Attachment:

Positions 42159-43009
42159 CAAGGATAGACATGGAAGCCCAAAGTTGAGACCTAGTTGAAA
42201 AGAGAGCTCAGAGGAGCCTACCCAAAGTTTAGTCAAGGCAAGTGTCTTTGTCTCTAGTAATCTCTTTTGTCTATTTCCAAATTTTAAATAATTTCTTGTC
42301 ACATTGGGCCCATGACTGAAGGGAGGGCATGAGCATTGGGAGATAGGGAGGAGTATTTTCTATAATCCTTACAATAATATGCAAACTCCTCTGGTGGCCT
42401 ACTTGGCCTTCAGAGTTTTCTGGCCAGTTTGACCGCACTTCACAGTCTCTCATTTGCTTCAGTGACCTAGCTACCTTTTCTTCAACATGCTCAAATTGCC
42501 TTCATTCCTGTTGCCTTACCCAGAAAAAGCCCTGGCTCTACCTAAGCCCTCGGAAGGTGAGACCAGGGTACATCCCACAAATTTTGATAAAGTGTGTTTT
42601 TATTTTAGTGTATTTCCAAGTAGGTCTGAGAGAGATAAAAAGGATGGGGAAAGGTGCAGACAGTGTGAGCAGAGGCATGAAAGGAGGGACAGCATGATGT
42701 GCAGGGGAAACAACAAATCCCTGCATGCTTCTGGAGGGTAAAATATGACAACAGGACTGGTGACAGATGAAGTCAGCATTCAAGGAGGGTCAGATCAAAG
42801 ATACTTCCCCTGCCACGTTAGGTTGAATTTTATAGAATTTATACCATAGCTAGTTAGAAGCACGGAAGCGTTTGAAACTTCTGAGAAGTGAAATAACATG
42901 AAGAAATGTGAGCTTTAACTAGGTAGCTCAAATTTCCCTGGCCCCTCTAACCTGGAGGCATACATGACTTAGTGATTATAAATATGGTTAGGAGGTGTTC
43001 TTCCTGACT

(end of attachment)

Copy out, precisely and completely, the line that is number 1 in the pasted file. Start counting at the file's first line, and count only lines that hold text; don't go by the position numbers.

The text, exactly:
Positions 42159-43009